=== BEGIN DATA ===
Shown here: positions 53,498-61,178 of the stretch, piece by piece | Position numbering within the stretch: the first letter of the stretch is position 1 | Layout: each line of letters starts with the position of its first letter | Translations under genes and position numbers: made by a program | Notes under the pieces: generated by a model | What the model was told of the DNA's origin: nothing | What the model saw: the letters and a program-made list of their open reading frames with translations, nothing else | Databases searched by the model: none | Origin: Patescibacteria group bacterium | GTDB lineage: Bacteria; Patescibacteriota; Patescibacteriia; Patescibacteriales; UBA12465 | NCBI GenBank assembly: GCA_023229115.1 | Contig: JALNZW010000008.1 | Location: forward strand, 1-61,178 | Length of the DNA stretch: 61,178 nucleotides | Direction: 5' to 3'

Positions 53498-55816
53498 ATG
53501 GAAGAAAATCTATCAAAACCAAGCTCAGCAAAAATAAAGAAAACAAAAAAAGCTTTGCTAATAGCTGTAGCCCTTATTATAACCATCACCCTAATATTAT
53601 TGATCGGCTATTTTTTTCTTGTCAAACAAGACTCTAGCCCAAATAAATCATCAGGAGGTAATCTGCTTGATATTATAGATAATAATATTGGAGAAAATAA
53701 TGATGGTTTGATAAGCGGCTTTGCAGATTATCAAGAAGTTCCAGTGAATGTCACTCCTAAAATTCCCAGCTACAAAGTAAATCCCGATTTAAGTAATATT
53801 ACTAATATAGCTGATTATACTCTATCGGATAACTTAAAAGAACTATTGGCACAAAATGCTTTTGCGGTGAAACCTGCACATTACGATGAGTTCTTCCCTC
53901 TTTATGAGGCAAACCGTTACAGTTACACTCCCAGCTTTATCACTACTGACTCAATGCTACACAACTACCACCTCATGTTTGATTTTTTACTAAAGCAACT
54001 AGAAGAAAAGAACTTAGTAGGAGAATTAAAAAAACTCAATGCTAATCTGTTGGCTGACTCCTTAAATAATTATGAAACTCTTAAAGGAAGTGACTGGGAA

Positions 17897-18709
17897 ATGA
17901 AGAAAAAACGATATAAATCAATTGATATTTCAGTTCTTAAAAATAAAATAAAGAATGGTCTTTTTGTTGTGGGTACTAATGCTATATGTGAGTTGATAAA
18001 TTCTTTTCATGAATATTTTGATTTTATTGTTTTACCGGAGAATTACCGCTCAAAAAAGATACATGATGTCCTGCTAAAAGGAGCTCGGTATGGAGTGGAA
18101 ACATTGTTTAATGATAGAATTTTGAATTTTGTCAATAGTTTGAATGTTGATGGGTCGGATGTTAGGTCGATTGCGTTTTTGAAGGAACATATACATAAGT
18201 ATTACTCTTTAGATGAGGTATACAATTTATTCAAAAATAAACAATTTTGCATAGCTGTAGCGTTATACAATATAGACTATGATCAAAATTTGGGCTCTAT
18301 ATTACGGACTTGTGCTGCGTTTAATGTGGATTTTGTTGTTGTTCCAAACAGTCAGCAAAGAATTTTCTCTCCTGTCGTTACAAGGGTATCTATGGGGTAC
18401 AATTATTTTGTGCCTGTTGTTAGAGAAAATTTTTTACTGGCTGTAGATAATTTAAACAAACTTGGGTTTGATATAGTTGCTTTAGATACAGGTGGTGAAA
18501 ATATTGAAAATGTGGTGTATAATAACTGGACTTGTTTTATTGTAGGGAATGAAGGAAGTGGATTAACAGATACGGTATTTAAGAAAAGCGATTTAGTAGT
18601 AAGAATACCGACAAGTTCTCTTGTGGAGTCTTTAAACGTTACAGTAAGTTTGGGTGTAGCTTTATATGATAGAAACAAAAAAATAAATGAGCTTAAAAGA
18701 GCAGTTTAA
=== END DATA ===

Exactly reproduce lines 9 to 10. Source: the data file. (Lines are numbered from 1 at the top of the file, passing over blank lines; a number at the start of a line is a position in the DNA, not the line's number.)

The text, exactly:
54001 AGAAGAAAAGAACTTAGTAGGAGAATTAAAAAAACTCAATGCTAATCTGTTGGCTGACTCCTTAAATAATTATGAAACTCTTAAAGGAAGTGACTGGGAA

Positions 17897-18709